The competition format varied over the years: in 1913 the Shield was contested between Amateurs and Professionals XIs, while in 1921 the Shield was contested between the Football League and FA Cup winners for the first time. The format continued to vary in the 1920s, usually along the lines of Amateurs v. Professionals, including one year (1927) where the Professionals were represented by the FA Cup holders Cardiff City and the Amateurs by the Corinthians.

In 1930 the Football League winner v. FA Cup winner returned, and with a few exceptions, this format has remained to the present day. Notable exceptions include the 1950 Shield, which involved the England World Cup team against an FA team that had toured Canada that summer,[2] and the 1961 Shield, when Tottenham Hotspur became the first team of the 20th century to win the Double, and played a Football Association XI in the 1961 edition.[5]

The game had been moved to the start of the season from 1959 onwards.[5] The question of which two teams should contest the Shield should one team win both the FA Cup and League continued to linger. In 1971, Arsenal became the second team to win the Double since the Shield's foundation, but owing to their previously arranged pre-season friendly matches, they could not take part. Leicester City were invited as Division Two champions to play FA Cup runners-up Liverpool instead and went on to win the trophy, despite having never won either the League or the FA Cup.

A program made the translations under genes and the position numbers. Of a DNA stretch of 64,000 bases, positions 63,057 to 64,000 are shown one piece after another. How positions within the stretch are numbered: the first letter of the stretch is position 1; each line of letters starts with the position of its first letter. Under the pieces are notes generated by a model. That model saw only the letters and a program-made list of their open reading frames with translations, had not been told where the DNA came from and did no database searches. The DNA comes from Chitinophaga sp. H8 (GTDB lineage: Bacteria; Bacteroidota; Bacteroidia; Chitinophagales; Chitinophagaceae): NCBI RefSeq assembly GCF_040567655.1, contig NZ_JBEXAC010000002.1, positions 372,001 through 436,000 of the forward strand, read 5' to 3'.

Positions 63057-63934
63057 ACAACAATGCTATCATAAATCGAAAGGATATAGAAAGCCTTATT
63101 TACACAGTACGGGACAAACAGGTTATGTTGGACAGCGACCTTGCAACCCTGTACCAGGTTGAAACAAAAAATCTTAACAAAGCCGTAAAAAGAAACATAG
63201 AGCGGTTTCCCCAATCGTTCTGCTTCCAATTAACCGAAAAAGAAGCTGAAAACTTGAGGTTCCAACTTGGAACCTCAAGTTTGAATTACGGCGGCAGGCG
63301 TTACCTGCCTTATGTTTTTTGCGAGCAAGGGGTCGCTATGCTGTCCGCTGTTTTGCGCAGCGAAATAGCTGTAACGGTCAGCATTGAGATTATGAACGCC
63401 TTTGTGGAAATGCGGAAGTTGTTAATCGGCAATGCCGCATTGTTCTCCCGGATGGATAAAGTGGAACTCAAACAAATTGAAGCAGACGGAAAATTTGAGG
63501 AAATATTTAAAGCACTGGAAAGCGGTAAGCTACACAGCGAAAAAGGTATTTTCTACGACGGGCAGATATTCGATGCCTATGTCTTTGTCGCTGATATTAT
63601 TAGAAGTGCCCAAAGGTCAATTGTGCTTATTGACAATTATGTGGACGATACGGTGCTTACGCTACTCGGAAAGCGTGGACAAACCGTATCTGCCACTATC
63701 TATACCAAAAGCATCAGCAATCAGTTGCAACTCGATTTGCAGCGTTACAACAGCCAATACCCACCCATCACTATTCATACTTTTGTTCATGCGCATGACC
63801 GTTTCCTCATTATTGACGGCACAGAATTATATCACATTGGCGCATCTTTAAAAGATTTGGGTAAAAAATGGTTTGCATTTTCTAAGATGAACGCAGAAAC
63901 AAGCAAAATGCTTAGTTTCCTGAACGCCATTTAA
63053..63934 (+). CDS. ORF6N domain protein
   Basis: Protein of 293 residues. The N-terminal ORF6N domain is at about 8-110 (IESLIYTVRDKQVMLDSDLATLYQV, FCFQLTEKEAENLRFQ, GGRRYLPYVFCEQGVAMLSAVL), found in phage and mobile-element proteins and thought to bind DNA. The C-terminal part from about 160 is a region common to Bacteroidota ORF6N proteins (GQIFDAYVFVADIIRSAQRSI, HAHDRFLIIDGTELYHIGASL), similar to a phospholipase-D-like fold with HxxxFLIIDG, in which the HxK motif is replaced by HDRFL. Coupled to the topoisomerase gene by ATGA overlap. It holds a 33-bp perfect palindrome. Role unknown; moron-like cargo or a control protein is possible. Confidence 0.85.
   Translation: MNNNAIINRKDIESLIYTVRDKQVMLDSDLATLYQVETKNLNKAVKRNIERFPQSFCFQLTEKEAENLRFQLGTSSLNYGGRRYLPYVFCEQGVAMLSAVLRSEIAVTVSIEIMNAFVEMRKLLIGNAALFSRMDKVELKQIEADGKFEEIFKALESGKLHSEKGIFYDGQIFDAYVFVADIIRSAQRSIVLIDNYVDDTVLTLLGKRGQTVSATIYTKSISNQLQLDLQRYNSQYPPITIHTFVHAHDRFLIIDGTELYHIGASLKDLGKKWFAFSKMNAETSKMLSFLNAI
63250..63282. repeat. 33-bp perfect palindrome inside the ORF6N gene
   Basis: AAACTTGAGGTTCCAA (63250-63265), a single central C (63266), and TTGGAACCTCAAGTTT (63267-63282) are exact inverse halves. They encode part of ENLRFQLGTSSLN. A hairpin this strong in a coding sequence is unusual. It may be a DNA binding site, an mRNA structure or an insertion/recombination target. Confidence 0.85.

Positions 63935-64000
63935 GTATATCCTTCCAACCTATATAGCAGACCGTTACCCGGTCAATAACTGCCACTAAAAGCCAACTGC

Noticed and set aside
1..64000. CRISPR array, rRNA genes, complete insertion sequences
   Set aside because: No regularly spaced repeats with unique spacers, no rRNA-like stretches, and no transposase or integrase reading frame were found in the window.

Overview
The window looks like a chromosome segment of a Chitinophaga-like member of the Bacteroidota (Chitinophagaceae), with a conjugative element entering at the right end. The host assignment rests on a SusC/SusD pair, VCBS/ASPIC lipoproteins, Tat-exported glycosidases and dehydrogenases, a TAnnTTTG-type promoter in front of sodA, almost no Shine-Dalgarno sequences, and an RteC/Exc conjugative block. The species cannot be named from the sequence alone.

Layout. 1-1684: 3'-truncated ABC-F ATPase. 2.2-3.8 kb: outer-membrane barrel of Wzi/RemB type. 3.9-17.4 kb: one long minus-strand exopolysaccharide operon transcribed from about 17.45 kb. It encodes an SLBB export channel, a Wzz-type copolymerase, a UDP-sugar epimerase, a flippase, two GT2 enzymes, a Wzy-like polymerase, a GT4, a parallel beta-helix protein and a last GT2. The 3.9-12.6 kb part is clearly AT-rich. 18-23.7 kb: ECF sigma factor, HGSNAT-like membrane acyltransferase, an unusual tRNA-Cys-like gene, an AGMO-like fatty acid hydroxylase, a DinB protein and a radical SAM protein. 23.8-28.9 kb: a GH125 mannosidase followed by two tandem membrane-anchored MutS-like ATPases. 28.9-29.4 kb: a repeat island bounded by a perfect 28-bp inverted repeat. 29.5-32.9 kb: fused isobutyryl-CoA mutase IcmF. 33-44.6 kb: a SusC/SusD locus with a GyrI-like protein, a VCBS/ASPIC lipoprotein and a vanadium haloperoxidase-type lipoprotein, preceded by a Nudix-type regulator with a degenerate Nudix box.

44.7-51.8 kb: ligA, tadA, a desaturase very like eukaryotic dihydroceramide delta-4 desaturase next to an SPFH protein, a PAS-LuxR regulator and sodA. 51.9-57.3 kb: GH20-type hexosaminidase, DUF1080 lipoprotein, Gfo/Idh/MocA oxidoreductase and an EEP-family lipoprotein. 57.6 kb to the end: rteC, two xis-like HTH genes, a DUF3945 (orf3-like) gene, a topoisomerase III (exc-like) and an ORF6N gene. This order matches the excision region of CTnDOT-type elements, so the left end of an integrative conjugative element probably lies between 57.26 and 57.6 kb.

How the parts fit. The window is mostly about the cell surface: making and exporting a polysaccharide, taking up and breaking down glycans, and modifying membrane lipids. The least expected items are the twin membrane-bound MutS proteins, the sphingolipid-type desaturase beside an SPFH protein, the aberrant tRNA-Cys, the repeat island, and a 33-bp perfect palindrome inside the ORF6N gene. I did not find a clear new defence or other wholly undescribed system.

In 1972, league champions Derby County and FA Cup winners Leeds United both declined to take part in the Charity Shield, so Manchester City, who had finished in fourth in the First Division, and Third Division champions Aston Villa were invited to take part; Manchester City won 1–0. Despite finishing the season eleventh, City also contested the 1973 Charity Shield but lost 1-0 to Second Division champions Burnley.

In 1974 the then FA secretary, Ted Croker, created the current format with the match being played at Wembley Stadium, and being contested by the reigning League and FA Cup holders.[2]

In the 1980s and early 1990s a drawn game resulted in each team holding the trophy for 6 months, but in 1993 penalties were re-introduced to decide drawn games.[2]

With the formation of a new top league, the FA Premier League, the Shield became a showcase match between the Premier League and FA Cup winners from the 1993 competition onwards.